Personal importation scheme
Individuals can legally import most therapeutic goods for personal use under the Personal Importation Scheme.
Personal importation occurs when:
- an individual arranges from within Australia for a therapeutic good to be sent to them from an overseas supplier or family/friend; and
- the goods are to be used by that individual or a member of his/her immediate family and are not sold or supplied to any other person.
It is important to note that such therapeutic goods may not be approved for supply in Australia; this means there are no guarantees about their safety or quality.
Because safety and quality cannot be guaranteed do not order medicines, including dietary supplements and herbal preparations, over the Internet unless:
- You know exactly what is in the preparation; and
- You have checked the legal requirements for importation and use in Australia.
Personal Importation Scheme
Under the Personal Importation Scheme you may import a 3 month supply per order (at the maximum dose recommended by the manufacturer) of unapproved therapeutic goods for personal use or for use by someone in your immediate family into Australia provided that:
- the goods are for your own treatment or the treatment of your immediate family that you are travelling with (e.g. a parent travelling with their child’s medicine); and
- you do not supply (sell or give) the medicine to any other person; and
- where possible, you keep the medicines or medical devices in their original packaging with any dispensing labels intact; and
- the goods are not restricted under Australian Customs controls or quarantine rules and the goods do not contain a controlled substance; and
- the total quantity of the goods imported within a 12 month period does not exceed 15 months supply of the goods (for medicines, at the maximum dose recommended by the manufacturer); and
- if the goods are medicines in Schedule 4 or 8 of the Poisons Standard a prescription from an Australian-registered medical practitioner is held for the medicines.
You cannot import more than a 3 month supply per order under the personal importation scheme. If you wish to bring more than 3 months supply into Australia, an Australian-registered doctor will first need to apply to the TGA for Special Access Scheme approval.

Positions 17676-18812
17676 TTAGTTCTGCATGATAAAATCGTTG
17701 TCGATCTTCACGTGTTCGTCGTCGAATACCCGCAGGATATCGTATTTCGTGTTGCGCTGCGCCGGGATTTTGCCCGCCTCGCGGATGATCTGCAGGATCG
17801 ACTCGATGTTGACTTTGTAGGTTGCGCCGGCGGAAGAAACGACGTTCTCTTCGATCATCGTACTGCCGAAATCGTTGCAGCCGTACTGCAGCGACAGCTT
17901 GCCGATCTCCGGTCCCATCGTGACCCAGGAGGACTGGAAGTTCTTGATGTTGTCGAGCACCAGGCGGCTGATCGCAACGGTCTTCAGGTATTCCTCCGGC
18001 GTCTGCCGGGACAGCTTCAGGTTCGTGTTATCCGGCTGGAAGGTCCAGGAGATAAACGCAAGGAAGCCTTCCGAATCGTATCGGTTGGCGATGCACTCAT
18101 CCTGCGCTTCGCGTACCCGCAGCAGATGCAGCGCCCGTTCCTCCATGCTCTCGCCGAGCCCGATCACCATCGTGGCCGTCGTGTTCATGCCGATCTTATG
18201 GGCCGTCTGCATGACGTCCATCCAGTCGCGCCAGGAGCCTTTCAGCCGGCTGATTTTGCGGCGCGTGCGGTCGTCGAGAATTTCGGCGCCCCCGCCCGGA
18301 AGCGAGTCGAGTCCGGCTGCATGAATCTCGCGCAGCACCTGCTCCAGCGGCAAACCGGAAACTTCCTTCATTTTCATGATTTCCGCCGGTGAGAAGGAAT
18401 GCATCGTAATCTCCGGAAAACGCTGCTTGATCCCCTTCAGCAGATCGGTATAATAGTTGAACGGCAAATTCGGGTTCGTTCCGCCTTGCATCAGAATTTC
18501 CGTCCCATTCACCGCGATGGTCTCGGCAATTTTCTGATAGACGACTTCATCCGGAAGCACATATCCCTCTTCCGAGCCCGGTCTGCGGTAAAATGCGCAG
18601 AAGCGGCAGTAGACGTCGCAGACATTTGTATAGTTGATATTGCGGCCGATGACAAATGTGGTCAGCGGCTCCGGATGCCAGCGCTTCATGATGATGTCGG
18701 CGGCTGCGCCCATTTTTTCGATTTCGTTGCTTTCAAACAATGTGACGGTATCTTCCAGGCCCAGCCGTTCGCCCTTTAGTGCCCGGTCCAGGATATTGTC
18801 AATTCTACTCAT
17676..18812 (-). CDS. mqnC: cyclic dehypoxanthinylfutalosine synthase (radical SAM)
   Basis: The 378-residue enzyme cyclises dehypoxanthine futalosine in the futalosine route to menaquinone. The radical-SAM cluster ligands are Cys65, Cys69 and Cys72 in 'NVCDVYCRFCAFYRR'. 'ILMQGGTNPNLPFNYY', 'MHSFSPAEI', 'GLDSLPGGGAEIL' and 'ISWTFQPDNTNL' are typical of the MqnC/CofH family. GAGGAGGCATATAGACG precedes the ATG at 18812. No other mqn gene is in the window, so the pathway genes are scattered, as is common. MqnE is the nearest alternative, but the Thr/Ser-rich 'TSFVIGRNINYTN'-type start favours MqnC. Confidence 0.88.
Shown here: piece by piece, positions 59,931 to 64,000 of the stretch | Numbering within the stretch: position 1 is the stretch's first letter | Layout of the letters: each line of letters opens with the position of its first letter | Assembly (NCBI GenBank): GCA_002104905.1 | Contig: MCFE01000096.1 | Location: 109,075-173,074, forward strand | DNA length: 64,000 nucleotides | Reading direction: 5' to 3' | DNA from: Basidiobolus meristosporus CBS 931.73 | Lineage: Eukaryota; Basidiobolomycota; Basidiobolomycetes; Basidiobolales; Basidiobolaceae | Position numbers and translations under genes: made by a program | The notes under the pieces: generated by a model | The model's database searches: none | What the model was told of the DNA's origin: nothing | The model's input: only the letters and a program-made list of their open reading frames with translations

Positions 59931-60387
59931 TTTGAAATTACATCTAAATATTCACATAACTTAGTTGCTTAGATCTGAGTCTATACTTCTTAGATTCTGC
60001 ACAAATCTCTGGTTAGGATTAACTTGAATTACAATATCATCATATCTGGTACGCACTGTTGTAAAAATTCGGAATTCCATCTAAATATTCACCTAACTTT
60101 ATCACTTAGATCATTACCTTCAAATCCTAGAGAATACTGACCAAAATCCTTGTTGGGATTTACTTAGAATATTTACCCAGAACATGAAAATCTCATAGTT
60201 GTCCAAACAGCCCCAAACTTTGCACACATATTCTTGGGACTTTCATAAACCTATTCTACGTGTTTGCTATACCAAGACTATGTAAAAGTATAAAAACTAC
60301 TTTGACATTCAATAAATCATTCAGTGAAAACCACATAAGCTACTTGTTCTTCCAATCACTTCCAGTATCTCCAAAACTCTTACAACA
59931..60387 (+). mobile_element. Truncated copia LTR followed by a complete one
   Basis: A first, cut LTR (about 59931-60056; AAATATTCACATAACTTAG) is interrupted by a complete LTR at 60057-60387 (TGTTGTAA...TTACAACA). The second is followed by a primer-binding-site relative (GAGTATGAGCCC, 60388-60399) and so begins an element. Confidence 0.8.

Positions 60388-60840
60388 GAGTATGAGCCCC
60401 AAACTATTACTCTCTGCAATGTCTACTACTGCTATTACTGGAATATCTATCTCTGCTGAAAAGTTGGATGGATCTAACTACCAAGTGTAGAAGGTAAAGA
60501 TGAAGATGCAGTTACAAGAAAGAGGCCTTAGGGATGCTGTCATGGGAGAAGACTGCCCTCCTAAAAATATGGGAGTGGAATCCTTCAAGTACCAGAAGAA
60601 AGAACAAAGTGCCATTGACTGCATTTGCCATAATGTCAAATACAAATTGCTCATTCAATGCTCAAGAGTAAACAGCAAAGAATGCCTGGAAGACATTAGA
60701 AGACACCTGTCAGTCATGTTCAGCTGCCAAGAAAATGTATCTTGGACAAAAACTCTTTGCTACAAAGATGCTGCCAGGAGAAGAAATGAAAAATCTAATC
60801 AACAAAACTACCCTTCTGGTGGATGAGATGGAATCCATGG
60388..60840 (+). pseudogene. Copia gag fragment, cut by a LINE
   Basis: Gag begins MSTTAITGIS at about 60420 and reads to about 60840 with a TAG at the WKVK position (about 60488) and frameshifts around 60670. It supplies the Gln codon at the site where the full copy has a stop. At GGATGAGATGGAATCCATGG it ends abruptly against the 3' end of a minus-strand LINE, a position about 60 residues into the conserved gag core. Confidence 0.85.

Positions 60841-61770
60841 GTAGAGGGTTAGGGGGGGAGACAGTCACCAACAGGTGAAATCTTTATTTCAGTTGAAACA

Each country has its own controls regarding the import of particular substances. Countries, which are signatories to international drug treaties, will generally have similar requirements for narcotic and psychotropic substances. However, there can be a vast difference in the way in which anabolic/androgenic steroids are regulated.
The substances listed below are not controlled substances in some countries (e.g. USA) and are widely available in dietary supplement preparations in those countries.
- DHEA (Dehydroepiandrosterone)
- Ephedra (ma huang)
However, under the Customs legislation in Australia, these substances are classified as either anabolic steroids or precursors and are prohibited imports unless an import permit has been obtained.
To establish if the goods are subject to the Customs controls you need to know what ingredients are in the product. You can check whether these ingredients are controlled substances which require import licences/permits.
Anyone ordering herbal or dietary supplements from the USA should check that the product does not contain a controlled substance. Where such preparations are identified by Customs as prohibited imports, the goods will be seized. Import permits cannot be issued retrospectively and the goods may be destroyed by Customs.
Quarantine clearance may be required prior to the import of any material of biological origin (human, animal, plant or bacterial ingredients). You should contact the Department of Agriculture and Water Resources to see if an import permit is required.
To import or export substances containing parts of animals and plants listed as endangered species you will require a permit issued under the Environment Protection and Biodiversity Conservation Act 1999 (EPBC Act). Further information can be obtained from the Department of the Environment website.